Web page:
jueves, 18 de mayo de 2017


This study is a cosmopolitan multiculturalist interpretation of history and literature: a study of five writers, all born in early twentieth-century Mexico, descendants of immigrants from the Eastern Mediterranean then under Ottoman imperial control. It is an inquiry into the conditions and meanings of the identifications of the Lebanese of Mexico through their establishment and maintenance of cultural institutions and their creation, appropriation, and ignorance of literature in Spanish and Arabic in the twentieth century.
A history of the immigration is presented with terms for both the immigrationn (Levantine) and the communities (Lebanese) based on a theoretical framework that separates the categories of analysis from the categories of practice. The distinction allows for the explanation of essentialist primordial concepts of identity to be described within constructivist circumstantialist concepts of identification. This changes the discussion from the entity of identity to events of identification, though it does not preclude agents themselves conceiving of identity as reified. The distinction of analysis from practice removes the apparent contradictions of agents' identifications and persons unrecognizable to the agents can be introduced.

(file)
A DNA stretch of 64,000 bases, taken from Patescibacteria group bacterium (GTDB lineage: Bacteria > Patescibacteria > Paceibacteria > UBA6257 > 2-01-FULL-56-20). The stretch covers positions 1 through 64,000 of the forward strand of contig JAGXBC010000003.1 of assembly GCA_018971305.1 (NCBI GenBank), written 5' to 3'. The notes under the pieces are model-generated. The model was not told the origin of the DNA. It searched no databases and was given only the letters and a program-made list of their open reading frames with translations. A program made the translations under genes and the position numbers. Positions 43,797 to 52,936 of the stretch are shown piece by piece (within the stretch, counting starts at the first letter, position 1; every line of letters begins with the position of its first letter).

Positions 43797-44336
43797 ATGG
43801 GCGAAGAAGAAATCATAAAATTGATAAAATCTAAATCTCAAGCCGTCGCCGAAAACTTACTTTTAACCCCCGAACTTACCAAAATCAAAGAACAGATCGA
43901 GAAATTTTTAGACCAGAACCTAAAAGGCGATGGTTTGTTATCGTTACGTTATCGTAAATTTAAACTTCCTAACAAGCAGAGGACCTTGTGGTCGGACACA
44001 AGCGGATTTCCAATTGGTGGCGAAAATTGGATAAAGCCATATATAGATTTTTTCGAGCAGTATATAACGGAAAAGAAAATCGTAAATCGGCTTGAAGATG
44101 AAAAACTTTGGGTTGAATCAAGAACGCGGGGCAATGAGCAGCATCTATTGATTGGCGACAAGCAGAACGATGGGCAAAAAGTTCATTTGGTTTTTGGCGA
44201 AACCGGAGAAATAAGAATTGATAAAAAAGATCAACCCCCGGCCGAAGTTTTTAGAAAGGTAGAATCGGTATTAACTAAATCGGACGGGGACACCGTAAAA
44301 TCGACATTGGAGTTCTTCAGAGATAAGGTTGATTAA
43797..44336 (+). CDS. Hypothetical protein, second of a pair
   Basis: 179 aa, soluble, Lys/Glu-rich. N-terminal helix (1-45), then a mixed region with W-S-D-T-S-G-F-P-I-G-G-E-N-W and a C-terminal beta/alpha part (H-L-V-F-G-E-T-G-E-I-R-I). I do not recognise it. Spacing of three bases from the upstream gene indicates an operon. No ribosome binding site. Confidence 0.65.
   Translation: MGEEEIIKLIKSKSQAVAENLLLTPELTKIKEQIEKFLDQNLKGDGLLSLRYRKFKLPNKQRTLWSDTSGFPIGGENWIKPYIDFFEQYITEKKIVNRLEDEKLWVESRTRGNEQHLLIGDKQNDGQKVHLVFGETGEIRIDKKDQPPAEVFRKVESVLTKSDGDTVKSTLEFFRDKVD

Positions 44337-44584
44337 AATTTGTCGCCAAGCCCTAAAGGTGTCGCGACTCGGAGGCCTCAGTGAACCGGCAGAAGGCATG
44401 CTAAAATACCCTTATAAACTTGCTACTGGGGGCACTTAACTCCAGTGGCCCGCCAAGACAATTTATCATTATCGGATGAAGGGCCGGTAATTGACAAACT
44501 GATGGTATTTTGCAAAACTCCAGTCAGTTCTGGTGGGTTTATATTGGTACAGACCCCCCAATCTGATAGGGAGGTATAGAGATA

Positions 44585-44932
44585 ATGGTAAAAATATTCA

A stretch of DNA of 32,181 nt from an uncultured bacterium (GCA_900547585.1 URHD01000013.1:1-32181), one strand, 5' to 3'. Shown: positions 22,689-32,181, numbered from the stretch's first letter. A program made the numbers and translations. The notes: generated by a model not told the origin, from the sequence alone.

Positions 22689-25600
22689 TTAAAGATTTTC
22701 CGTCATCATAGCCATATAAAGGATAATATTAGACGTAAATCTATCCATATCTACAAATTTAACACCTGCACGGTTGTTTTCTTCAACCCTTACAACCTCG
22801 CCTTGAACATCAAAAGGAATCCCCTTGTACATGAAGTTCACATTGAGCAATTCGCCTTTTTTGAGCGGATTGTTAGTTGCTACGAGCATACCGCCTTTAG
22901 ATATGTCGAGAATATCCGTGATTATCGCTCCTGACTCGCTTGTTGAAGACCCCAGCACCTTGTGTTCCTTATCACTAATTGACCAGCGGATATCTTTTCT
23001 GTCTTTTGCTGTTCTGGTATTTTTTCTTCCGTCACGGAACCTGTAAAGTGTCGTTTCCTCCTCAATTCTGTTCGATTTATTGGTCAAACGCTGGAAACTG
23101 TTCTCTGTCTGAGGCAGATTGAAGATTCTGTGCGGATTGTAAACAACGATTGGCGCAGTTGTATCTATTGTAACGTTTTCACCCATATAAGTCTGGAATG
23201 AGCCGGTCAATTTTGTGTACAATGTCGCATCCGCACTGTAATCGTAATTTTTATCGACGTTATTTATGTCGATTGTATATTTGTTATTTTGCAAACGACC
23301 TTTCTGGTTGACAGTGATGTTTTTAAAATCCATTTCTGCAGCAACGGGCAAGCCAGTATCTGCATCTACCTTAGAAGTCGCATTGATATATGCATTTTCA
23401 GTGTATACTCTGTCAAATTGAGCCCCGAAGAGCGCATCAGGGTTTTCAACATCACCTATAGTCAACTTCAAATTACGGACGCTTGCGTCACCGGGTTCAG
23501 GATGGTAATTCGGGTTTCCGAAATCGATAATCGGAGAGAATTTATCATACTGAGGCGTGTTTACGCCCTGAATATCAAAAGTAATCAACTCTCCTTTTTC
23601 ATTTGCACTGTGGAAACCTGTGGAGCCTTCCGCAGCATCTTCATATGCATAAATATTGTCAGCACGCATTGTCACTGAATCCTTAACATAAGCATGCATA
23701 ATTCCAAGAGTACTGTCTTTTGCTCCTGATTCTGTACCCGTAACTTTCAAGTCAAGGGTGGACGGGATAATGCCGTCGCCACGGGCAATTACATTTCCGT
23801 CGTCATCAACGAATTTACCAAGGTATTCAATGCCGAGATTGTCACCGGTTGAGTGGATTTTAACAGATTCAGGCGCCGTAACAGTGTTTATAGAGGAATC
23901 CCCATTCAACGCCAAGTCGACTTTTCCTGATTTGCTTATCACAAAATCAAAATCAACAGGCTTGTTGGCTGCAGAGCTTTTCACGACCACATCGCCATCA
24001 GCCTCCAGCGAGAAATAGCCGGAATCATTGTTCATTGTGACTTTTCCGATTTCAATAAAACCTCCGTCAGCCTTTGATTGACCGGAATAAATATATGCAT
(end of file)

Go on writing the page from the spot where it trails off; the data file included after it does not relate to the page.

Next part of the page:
Ordered by their current importance to the Lebanese of Mexico, the writers are presented and analyzed in their relational and categorical identifications with the Lebanese of Mexico: relational in their family histories, categorical in the histories of their works considered as Lebanese. Jaime Sabines is praised as Lebanese, though he never foregrounds his heritage in his poetry. The novels of Héctor Azar and Bárbara Jacobs mediate between history and fiction. Gabriel Zaid deviates from any categorical identifications. Albīr Adīb, who wrote in Arabic, is unknown within Mexico; his presentation here intervenes in the categorical identifications of the Lebanese. Each chapter presents an aspect of Lebanese identifications; together they reveal the complexities of what it means to identify with the Lebanese of Mexico.

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